Colorado lawmakers oppose consolidating momentary marijuana guidelines throughout COVID-19


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Telemedicine for medical marijuana and payments to online pharmacies – two business practices introduced during the COVID-19 pandemic – could soon go away.

The measures were enacted through orders from Governor Jared Polis in March 2020 and should help create more social distancing for retail marijuana shoppers and medical patients. With these orders eventually ending, however, State Representative Matt Gray wanted to make the provisional rules permanent and introduced House Law 1058 in February.

“This has been the law for a long time,” Gray told his colleagues on the House Finance Committee before the bill was put to the vote on May 20. “We didn’t see the sky fall.”

Telemedicine is allowed in Colorado for a variety of doctor consultations, but visits to medical marijuana are still prohibited under state law. Pre-ordering marijuana products that will later be paid for at the pharmacy is already legal in Colorado, but online payment for recreational orders with credit, debit, or prepaid cards is prohibited under applicable law. (However, medical patients are allowed to pay for their orders online.)

But while the two temporary practices have been running smoothly for nearly fourteen months, Colorado will ban both again after the Polis Executive Order expires, as the House Finance Committee voted 7-4 to postpone HB 1058 indefinitely.

Getting caught in an ongoing debate about the effectiveness of commercial products and their effects on children, Gray’s bill is now playing out in yet another proposal for new medical marijuana and concentrate restrictions. “This bill has sparked a wave of further controversy related to things that are not in this bill,” Gray told the committee.

Although no research has explored a link between teenage medical marijuana patients and illicit use by young people, rumors persist. According to data from the state Medical Marijuana Registry, approximately 4,000 patients in Colorado are between 18 and 20 years old, and another 150 patients are between 11 and 17 years old. Those numbers, along with months of lobbying and opposition complaints, were enough to get the committee going against Gray’s bill.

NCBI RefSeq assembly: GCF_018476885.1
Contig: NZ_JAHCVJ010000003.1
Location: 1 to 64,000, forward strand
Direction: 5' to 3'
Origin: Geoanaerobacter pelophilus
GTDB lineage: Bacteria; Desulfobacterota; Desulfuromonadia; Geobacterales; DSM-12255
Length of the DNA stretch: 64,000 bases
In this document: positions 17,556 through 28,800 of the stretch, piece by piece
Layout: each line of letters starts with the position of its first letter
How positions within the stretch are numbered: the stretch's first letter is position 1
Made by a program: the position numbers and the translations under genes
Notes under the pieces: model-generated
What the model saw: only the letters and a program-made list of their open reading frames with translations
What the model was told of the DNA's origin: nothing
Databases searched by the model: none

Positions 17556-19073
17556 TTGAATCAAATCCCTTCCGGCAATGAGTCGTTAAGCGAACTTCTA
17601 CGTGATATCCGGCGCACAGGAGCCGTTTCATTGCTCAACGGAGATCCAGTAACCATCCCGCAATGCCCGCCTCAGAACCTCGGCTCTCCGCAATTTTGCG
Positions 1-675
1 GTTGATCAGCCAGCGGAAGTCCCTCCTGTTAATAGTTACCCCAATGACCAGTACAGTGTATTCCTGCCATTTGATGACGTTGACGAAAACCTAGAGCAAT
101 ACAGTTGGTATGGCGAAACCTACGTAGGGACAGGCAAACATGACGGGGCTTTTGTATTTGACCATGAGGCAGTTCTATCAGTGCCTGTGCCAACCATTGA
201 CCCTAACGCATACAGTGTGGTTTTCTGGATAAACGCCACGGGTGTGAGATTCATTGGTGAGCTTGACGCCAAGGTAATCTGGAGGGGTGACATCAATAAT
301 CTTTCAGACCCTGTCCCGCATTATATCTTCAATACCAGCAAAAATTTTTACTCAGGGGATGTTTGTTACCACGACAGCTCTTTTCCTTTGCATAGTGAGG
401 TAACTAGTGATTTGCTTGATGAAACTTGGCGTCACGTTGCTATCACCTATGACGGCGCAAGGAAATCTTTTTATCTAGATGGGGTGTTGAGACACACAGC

Recognizing the benefits of telemedicine, MP Cathy Kipp even said she would vote for Gray’s bill if he were in the House – but said she could not support efforts in a smaller committee.

“I think there are unfortunately a lot of bad actors in the marijuana world,” she said before voting against the measure. “The abuses that currently exist in the system are just too big.”

Gray had amended the bill last week to require 18 to 20 year olds to get two medical recommendations and a medical record review before being approved for medical marijuana via telemedicine, but that wasn’t enough, committee chair Shannon Bird said, they still have “concerns that there are suitable guard rails”.

The executive orders that allow telemedicine and online shopping were extended by Polis for another thirty days on May 12th. Will he renew it again if Colorado relaxes COVID-19 restrictions? “The legislature has spoken,” notes a source close to the bill.

Although telemedicine and online payments were rejected by lawmakers, some new business practices introduced during the pandemic were successfully adopted by the state’s Marijuana Enforcement Division without legal approval. They include a rule that allows take-away marijuana sales through roadside transactions, drive-through, and walk-up windows after the polis arrangement expires.

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Thomas Mitchell has been a cannabis-related writer for Westword since 2014, covering sports, real estate, and general news for publications such as the Arizona Republic, Inman, and Fox Sports. He is currently the cannabis editor for

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